How might one characterize the remarks of the children in Saki's "Storyteller"? What are some of their character traits?

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In the short story "The Storyteller" by Saki, three young children are riding in the carriage of a train with their aunt. The only other passenger with them is a bachelor who is a stranger to them. The children are constantly asking their aunt questions, which obviously begins to annoy the bachelor. To quiet them down, their aunt attempts to tell a story, but the story is so bland that the children become bored. The bachelor in turn holds their attention with a story that is much more complex and enjoyable, which in the end leads to the heroine, a young girl, getting eaten by a ferocious wolf. The children like this story much better, proclaiming it the most beautiful story they have ever heard.

The children can be characterized as curious, alert, and intelligent. There is nothing strange about their questions and remarks. They are simply being observant about the world that surrounds them and want to know more about it. The story that the bachelor tells them is different than the usual "proper" stories that they are told because it is exciting, frightening, full of detail, and contains an element of violence. They like it so much because their aunt and other adults that oversee them normally safeguard them from stories like these. As the aunt says, they are considered improper and undermining. The children, however, like most children, know that there are frightful and violent things in the world, and they naturally want to know more about them.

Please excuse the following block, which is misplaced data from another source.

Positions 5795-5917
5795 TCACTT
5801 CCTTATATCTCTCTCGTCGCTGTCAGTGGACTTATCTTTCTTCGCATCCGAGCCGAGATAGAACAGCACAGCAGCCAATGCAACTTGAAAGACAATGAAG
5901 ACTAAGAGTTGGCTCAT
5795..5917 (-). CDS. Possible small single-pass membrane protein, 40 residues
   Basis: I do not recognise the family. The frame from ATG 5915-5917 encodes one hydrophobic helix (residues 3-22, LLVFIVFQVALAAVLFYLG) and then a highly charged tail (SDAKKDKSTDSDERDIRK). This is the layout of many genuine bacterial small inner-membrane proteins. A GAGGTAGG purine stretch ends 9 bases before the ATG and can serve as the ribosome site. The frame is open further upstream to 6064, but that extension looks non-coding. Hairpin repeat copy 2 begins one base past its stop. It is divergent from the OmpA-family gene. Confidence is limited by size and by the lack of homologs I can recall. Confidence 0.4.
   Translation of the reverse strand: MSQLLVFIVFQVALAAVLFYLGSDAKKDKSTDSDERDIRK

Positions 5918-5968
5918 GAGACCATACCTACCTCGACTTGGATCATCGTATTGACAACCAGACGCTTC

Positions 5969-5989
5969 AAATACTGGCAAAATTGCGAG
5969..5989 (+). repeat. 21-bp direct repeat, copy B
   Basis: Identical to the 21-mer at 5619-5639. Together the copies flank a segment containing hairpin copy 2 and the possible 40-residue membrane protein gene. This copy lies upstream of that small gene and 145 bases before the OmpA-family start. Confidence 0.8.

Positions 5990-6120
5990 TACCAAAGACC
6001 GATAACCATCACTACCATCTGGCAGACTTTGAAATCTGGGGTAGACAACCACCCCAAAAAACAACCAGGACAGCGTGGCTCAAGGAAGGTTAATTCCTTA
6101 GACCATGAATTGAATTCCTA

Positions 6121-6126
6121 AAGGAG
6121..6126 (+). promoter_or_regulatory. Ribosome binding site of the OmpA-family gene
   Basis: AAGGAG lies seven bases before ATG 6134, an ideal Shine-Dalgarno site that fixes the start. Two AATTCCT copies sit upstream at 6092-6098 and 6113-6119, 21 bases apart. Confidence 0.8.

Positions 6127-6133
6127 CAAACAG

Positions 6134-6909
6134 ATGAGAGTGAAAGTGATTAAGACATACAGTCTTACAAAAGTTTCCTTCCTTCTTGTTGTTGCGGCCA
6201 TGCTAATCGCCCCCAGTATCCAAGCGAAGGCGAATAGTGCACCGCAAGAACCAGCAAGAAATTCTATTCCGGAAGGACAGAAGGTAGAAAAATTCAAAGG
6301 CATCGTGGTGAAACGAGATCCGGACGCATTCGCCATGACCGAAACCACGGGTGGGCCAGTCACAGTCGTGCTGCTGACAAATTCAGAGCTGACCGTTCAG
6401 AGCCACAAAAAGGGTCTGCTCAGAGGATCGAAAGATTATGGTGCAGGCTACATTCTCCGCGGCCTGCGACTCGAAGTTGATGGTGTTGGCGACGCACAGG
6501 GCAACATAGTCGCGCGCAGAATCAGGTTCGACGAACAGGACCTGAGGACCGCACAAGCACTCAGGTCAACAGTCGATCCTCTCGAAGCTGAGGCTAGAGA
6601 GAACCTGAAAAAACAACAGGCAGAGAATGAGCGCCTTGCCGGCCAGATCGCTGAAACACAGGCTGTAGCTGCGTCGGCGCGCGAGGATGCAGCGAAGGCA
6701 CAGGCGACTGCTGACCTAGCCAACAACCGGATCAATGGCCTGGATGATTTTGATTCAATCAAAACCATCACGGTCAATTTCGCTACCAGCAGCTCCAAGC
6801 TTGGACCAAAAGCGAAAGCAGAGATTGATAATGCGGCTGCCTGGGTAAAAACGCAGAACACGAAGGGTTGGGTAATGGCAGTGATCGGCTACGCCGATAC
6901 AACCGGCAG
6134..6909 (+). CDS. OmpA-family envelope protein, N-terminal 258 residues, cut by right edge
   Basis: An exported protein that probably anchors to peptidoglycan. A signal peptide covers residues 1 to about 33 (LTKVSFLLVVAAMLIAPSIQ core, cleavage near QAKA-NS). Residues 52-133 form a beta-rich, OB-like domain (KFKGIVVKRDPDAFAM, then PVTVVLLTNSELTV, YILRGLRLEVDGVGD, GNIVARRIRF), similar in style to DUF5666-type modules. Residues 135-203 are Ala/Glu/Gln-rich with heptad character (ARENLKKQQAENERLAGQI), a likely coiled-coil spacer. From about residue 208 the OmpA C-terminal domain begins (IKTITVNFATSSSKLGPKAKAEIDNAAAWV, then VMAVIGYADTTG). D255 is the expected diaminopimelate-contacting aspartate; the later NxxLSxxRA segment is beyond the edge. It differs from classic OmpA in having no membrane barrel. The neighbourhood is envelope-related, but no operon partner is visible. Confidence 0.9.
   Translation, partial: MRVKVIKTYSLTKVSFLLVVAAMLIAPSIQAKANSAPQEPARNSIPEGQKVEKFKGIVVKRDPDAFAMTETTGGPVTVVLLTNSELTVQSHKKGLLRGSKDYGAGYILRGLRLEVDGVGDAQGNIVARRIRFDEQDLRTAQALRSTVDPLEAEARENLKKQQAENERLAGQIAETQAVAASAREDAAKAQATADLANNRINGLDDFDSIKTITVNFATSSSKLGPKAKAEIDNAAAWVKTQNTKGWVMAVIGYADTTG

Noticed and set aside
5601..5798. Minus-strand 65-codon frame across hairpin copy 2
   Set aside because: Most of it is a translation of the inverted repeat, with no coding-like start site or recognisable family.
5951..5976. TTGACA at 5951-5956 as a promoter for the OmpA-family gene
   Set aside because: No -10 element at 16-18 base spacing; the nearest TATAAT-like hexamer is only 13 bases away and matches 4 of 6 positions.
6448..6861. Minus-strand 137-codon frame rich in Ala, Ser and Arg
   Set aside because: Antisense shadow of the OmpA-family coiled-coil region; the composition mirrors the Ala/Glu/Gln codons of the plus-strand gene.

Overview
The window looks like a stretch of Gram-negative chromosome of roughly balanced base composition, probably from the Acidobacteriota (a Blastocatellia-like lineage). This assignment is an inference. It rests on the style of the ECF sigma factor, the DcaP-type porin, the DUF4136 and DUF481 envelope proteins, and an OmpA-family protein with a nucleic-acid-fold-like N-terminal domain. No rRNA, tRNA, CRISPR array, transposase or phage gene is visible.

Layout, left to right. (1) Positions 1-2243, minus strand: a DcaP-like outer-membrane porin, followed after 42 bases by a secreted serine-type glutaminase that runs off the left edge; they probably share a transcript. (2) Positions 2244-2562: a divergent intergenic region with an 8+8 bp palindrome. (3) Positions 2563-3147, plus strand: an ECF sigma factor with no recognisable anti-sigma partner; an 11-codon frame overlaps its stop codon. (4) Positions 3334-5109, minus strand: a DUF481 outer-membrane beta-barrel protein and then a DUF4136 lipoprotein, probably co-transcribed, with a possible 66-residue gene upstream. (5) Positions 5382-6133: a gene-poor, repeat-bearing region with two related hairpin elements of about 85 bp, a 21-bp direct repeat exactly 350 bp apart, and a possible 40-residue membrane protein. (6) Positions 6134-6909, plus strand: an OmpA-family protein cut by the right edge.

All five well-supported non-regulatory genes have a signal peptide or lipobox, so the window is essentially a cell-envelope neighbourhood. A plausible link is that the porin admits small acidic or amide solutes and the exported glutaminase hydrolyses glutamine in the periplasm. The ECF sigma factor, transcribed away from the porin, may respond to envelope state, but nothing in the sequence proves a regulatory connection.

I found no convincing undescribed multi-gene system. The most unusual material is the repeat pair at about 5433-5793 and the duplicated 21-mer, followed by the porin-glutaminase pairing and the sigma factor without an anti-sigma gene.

"The Storyteller" is as much about the characters of the adults, the aunt and the bachelor, as about the characters of the children. As mentioned above, the children simply have the curiosity of normal intelligent children, but the aunt and the bachelor have very different reactions and methods of dealing with them.

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